The episode begins as Clark reminisces about his past in convenient flashback form. We see his Kryptonian spaceship land in Smallville, Kansas, where it's found by Jonathan and Martha ("WHY DID YOU SAY THAT NAME?") Kent. The Kents adopt him as their own child, and as he grows his powers begin to manifest. After his father Jonathan dies of a heart attack, Clark moves to Metropolis and becomes Superman.

Clark's hired at the Daily Planet, where he meets Lois Lane. They fall in love, he reveals his true identity to her, they get married and have twin boys, Jonathan & Jordan. Jonathan's outgoing and athletic, while Jordan's sullen and withdrawn. They all live in an apartment in Metropolis, as Clark tries to juggle his family life with being Superman.

In the present, a nuclear reactor outside of Metropolis is about to blow. General Sam Lane (father of Lois) is overseeing the evacuation and desperately pages Superman. Right on cue, Supes appears and seals the reactor with his heat vision. He then uses his super breath to freeze the nearby harbor and create a huge block of ice, which he uses to cool down the reactor.

General Lane tells Superman this is the second reactor that's suffered the same kind of damage, and says he suspects sabotage.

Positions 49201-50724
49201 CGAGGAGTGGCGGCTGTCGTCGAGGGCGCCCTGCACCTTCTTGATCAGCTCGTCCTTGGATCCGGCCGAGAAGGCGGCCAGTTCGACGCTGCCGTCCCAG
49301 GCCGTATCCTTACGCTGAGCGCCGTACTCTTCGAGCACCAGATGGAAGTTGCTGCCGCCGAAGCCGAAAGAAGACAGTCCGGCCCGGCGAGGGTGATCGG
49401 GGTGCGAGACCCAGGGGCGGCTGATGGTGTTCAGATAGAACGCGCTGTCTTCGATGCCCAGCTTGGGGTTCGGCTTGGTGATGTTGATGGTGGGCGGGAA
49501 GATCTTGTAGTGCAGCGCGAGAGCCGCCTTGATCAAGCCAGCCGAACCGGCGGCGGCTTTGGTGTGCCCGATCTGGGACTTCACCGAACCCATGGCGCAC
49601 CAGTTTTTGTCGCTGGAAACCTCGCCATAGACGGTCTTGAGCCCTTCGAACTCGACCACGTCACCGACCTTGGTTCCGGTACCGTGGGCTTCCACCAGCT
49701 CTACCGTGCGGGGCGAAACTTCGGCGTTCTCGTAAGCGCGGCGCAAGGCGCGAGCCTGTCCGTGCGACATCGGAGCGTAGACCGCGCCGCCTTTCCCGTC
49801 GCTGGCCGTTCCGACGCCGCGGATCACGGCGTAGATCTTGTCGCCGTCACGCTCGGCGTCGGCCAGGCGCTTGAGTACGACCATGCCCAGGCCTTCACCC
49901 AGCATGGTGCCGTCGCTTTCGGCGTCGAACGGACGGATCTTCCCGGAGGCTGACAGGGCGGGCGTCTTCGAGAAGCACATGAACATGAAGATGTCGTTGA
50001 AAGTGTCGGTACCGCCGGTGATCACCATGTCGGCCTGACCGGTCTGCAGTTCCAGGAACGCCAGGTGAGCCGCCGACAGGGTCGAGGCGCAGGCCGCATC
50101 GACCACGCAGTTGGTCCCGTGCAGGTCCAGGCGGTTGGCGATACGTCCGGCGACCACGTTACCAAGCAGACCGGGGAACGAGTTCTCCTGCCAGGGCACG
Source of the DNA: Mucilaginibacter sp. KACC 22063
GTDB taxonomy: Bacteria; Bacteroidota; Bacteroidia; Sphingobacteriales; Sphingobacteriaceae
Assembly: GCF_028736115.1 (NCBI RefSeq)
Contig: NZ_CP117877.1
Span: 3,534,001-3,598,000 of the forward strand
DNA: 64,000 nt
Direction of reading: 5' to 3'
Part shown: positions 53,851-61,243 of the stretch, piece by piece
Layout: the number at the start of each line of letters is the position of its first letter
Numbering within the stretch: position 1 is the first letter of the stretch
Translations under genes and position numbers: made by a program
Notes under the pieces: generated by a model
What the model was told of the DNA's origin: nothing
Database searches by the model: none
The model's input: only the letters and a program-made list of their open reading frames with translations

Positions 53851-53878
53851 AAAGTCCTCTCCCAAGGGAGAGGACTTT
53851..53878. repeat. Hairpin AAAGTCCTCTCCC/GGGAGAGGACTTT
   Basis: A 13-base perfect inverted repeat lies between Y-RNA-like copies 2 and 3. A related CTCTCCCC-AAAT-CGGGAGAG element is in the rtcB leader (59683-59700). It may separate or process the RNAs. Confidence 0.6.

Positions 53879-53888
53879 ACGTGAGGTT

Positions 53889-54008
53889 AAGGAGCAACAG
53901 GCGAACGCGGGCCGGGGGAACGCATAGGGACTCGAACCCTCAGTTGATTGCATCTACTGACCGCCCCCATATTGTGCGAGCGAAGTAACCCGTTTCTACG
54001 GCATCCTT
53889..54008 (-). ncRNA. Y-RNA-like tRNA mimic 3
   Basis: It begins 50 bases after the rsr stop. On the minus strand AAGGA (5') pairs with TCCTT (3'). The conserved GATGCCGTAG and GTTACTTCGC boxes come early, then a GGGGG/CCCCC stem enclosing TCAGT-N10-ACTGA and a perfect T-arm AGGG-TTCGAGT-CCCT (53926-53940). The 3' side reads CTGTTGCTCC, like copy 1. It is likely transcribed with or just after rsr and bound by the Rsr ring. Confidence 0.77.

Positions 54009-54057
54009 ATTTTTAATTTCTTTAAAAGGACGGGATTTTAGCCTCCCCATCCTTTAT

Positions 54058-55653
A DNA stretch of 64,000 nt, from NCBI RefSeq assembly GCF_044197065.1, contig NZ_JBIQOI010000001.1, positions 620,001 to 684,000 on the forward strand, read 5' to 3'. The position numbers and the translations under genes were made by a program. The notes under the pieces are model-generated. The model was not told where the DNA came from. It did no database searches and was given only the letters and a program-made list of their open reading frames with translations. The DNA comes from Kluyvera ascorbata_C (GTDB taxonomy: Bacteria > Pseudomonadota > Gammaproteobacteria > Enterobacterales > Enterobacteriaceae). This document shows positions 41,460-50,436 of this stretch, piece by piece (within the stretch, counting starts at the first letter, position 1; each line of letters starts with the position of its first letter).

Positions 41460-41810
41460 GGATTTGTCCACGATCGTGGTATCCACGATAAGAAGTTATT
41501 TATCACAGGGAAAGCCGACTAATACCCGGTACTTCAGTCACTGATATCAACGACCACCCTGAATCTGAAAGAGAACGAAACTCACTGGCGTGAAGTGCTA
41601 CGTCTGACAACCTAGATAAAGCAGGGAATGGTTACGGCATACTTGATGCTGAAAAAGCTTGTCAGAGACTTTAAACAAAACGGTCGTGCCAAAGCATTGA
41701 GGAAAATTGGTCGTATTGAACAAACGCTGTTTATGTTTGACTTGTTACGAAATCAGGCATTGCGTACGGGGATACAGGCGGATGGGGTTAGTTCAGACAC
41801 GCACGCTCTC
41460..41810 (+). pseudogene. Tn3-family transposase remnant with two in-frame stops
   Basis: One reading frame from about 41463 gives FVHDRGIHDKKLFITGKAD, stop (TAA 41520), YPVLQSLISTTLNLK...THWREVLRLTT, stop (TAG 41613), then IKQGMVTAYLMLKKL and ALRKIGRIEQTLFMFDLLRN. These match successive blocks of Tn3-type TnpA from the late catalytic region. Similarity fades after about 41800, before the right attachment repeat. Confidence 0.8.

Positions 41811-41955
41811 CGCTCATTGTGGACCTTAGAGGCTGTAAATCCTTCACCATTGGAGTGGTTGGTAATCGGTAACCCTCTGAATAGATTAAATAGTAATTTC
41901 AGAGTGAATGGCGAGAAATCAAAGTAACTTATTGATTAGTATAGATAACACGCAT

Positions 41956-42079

Superman flies home, where Lois welcomes him. Jonathan tells him he's the first freshman to become starting quarterback at his high school. This causes Clark to wonder if his son's beginning to develop powers like his own. He greets Jordan, who's angry that Clark didn't accompany him to his therapy session. Clark tries to apologize, but Jordan ignores him and concentrates on his videogame.

Martha calls and tells Clark his family needs him more than the world needs Superman. She coughs, and Clark asks if she's OK. She says she's just tired and needs to rest. Uh-oh. She's a goner!

The next morning, the boys wolf down a fraction of the massive breakfast Lois makes and dash off to school. She and Clark argue over whether to tell their sons that he's secretly Superman.

Clark and Lois report for work at the Daily Planet, where they discover that new owner Morgan Edge has ordered another round of layoffs. Clark's called into his boss Foswell's office, and discovers he's being furloughed as well! Yikes! Lois is furious, but before she can give management a piece of her mind, Clark gets a phone call from Smallville. Seems Martha's had a massive stroke.